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Re: [ARSCLIST] Musican's compensation, wa CD versus Download was "All hail the analogue revolution..."
----- Original Message -----
From: "Karl Miller" <lyaa071@xxxxxxxxxxxxxxxxx>
A few random comments...
> Consider all of those young rock and roll musicians
> who put their recordings up on the web and allow free downloads, just to
> let people hear their music...and so they might be able to develop a
> following and get gigs. Does the lack of payment for those free downloads
> discourage them from playing and making those recordings available?
In many cases, they went into the music business more for recognition
than anything else! Anybody playing in ANY "pop" genre, and starting out,
gets quickly disillusioned about "fortune" (it's easy to do when one may
be paying for the privilege of playing in public!) and decides to hope
strictly for "fame" (which usually isn't obtained either) or just for
more chances with the sex of their preference (which CAN happen, but
usually doesn't!). However, in the "digital age," all one needs to
have a CD available is a fairly decent recording, even live...and a
CD(-R) "burner." Burnt CD's look, and play, just like "real" CD's do.
In fact, I've been selling (very occasionally) "burnt" copies of my
two "magnum opi" for a few years now!
> As a music teacher in higher education I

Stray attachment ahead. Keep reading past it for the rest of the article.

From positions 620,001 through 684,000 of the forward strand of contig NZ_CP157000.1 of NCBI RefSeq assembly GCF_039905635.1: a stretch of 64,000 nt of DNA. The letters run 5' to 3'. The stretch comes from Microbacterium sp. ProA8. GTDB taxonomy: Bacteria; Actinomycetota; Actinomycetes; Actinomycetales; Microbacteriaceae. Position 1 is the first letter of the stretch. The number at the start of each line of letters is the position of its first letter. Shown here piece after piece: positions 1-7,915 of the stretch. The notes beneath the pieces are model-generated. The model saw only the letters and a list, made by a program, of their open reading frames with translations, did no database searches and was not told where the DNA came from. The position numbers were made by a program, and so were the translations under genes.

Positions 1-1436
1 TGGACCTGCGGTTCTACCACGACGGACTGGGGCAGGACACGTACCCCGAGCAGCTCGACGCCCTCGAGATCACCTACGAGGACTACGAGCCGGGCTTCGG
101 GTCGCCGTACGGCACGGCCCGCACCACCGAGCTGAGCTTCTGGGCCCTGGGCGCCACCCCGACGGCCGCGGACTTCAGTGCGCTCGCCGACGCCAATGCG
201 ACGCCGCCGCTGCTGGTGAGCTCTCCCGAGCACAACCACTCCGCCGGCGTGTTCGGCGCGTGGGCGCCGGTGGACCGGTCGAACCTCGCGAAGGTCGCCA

> always told my students that if they thought they could expect a fair
> monetary return for the investment they devoted to their music education
> they would be in for a rude awakening. Those words of warning never
> deterred those who were dedicated to their art. It never stopped me. From
> my experience, it is almost you don't choose the arts, it chooses you.
And it helps to have a "day gig" lined up...
> I have a long list of musicians who would like to record for my label.
> They don't expect any payment other than 50-100 promo copies of their
> disc. No doubt you are probably aware that several labels, not what I
> would call vanity labels, ask the musicians for as much as $6,000 in
> addition to supplying their recording to get it released. Plus they
> have to pay for their "promo" copies.
Most recording contracts that I have known anything about literally
took more than they gave...at least in terms of money! Every expense...
actual or dreamed up by some wizard in the accounting dep't...is
deductible before the musicians receive "dime one"...and that is if
the record sells (certainly not a given!)
> The recording is not the revenue source for them, it is
> the publicity and professional recognition that matters. These musicians
> aren't hacks either, some of them are superb players who could easily,
> with the right management and promotion, become far better known.
And it is essentially impossible to obtain much, if any, publicity or
public interest without a recording!
> I am reminded of the history of recording. In the very old days a company
> would have a tune it wanted recorded and then hire someone to
> perform/record that tune. Eventually, in popular music in particular,
> musicians chose their own material.
Basically, from the advent of sound recording (c.1890) to well into